This realisation that Pegasus Software wasn’t the right place for him to fulfil his ambition lead to Turner deciding to take a sabbatical from his role in 2007. Hearing that he was “slobbing around”, it didn’t take long before Microsoft came knocking, asking for help launching its business software Microsoft Dynamics. “It had always been on my bucket list to work for Microsoft,” he says. But having been flattered into signing the dotted line, a year later he again found himself wondering if the next level of innovation would come from the tech titan. And that’s when Xero reached out to him. “I quit my job at Microsoft and everybody thought I was insane but it felt like I’d won the first prize in a job competition,” he says.
It didn’t hurt that he found a kindred spirit in Rodney Drury, founder of Xero. “We share the same fluency and passion about technology,” he says. Not only did this mean the founder was happy to sign off on Turner joining the business but the pair also ended up running the podcast The Rod & Gary Show together. “It was basically Rod and I trying to see who was the smartest when it came to blockchain or some other emerging new technology,” he smiles.
Backed by the founder, Turner set out to grow Xero UK into the powerhouse that it is today. “I wouldn’t have left Microsoft if I didn’t think there would be a successful business at the end of it,” he says. But at the time few would’ve thought the venture would become a triumph with its handful of employees and no office. “I remember feeling quite frustrated that people couldn’t see we were going to be an incredibly successful business,” he says.
Fuelled by this frustration and his belief in Xero UK, Turner set out to prove the sceptics wrong by tackling the challenge of growing the company’s client base. “We had to be very focused because we didn’t have a lot of money,” he says. So instead of wasting cash on lavish marketing campaigns, the team tried to find early adopters among accountants who could bring their message to SMEs. In order to find them, Turner’s team made a point of attending as many conferences as possible, or “pick-up joints for accountants” as he calls them, to “find the five freaks and weirdos that understood what we were talking about.”
By following this approach, Xero UK rapidly grew the number of customers and by 2012 the company set up its first office in Milton Keynes. “I literally got out Google Maps and dropped a pin where the eight of us all lived,” he laughs. This office was later joined by one in London as the number of employees ballooned to 260. And it won’t be the last one. “We are always looking for more space and every year we have to rent more office space, buy more desks,” he says.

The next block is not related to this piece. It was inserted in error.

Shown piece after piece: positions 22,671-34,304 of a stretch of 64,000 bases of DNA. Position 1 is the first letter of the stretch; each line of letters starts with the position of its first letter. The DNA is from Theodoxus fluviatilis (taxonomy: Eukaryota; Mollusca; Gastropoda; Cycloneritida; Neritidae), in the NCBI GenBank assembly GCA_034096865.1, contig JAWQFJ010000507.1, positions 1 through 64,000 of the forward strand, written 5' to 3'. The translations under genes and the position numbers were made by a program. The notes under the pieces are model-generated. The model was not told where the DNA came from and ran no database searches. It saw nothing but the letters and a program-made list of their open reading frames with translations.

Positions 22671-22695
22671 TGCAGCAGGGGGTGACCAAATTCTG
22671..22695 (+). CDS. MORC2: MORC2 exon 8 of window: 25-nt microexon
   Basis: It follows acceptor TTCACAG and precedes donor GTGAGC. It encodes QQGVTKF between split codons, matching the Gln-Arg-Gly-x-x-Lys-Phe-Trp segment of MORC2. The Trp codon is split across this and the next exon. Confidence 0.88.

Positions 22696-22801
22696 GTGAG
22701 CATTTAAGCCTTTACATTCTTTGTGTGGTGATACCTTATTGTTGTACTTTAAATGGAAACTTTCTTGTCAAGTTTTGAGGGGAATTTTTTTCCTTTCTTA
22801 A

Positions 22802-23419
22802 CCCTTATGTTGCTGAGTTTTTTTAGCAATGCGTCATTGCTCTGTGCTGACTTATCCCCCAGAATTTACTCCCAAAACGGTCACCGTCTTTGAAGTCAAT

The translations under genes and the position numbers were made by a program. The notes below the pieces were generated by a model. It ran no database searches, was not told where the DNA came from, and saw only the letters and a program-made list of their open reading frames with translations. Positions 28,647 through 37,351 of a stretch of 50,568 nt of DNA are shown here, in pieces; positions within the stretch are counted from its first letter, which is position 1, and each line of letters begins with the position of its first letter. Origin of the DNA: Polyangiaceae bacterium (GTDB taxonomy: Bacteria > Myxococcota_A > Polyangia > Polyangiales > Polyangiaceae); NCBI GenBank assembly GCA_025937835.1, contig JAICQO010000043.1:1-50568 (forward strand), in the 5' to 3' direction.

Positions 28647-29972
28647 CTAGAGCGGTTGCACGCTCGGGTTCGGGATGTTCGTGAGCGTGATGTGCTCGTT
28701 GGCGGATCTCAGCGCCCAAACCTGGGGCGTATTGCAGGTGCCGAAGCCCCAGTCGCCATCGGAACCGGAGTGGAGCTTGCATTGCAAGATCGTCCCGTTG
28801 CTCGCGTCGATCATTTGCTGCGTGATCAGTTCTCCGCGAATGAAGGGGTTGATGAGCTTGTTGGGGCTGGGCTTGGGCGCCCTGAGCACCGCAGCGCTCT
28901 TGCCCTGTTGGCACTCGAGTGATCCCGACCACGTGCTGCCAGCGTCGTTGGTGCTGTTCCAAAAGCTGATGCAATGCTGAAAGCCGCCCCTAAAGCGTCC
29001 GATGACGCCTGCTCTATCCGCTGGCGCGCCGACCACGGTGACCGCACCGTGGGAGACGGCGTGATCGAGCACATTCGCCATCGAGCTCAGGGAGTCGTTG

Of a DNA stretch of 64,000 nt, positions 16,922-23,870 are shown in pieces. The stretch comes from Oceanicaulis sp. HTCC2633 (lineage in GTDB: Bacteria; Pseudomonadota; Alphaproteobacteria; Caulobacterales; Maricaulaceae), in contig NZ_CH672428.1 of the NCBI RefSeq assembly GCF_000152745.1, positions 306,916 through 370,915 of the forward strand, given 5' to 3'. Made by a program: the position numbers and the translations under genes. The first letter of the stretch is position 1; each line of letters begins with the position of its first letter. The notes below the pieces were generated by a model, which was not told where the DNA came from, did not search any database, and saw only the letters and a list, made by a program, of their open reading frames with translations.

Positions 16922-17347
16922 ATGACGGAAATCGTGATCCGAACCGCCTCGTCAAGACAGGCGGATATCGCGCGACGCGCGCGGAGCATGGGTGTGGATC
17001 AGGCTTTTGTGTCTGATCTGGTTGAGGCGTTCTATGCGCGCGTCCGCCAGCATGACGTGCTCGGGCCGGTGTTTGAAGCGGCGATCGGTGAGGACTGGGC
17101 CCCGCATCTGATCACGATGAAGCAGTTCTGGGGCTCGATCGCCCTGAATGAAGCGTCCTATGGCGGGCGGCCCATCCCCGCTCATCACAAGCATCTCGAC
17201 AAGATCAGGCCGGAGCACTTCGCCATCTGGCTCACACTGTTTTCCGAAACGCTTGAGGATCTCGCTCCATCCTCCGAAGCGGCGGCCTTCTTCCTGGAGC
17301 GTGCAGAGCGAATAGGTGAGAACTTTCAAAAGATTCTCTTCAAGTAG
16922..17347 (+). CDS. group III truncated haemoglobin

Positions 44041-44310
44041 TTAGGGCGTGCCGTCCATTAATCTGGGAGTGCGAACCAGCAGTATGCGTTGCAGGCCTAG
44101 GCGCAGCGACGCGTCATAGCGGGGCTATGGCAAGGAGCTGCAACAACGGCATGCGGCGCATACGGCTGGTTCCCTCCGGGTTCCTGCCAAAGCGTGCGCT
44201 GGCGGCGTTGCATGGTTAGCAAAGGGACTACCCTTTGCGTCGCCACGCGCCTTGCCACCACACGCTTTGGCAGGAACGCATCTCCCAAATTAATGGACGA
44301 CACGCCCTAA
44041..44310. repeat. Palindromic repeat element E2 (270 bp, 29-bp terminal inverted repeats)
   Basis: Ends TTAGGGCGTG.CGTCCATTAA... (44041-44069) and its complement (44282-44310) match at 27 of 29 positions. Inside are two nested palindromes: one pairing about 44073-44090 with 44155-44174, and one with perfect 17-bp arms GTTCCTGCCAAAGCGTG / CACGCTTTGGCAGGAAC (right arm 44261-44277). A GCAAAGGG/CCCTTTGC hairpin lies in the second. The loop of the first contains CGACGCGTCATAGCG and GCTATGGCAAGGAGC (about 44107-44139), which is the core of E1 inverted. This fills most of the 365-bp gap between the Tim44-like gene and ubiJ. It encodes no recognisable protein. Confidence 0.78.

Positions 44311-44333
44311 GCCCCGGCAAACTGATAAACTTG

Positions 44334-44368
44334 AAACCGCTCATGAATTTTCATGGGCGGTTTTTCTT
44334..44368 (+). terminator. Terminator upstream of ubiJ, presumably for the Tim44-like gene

Surprisingly, this rapid expansion hasn’t prevented Xero UK from maintaining its culture, although the formula has required some tweaking. “We’ve certainly had to bring in a lot more maturity and structure to how we run the business,” he says. “It’s no longer the case that I’m the only manager. We have a whole bunch of managers in the business now.” Still, he maintains the team is still energised by Xero UK’s upwards trajectory and by the prospect of helping Britain’s 5.7 million SMEs to avoid failure. He points out that small businesses “deliver about 50% of our GDP” and that if Xero UK can boost their productivity, the whole country wins. “And we are incredibly motivated by that,” he says.
Another huge difference from the early days is that he’s increasingly hearing how the scaleup’s software has helped SMEs. “I didn’t have that in the beginning,” he says. “So we begin to see some of the echoes of our existence getting played back to us now.”
On a personal level, Turner feels that he’s fitting more into the role as the company has scaled. “Running a startup business was the anomaly for me,” he says. Having led Pegasus Software and worked with Microsoft in the past, he was accustomed to having thousands of customers and not running a small startup team. “So the bigger and more successful we’ve become, the more it feels like home to me,” Turner reflects.
But just as Xero UK seemingly pounced out of nowhere to take on the market incumbents, he’s very aware that other startups may attempt to do the same to him. “The founder of Intel had a famous saying that only the paranoid survive,” he says. “Knowing what kind of disruptive impact Xero has had globally to established businesses such as Sage, we’ve always been looking over the shoulder for our Xero.” This watchfulness means the scaleup is kept on its toes against any startups looking to claim the crown. “If there’s a Xero out there that is coming for our marketplace then we’ll see them from far away,” he says. “And we know that it’s taken us a decade to build us a company of this scale. We don’t think there is going to be an overnight entrant that is going to completely transform the marketplace.”
But despite this paranoia, he’s still eager to spare some time advising entrepreneurs at the beginning of their journey. For instance, he’s been a mentor to early stage fintech startups at the accelerator TechStars London. “I just love technology and I love solving problems,” Turner says. Whatever their problems, he’s happy to share his notes about how Xero UK has solved similar issues. “If I can help, I’ll help,” he says.
Given Turner’s passion for tech and his own track record, it’s unsurprising that his ultimate goal for the business is simply stated “global domination.” And for some reason, we’re unsure if he’s kidding or not.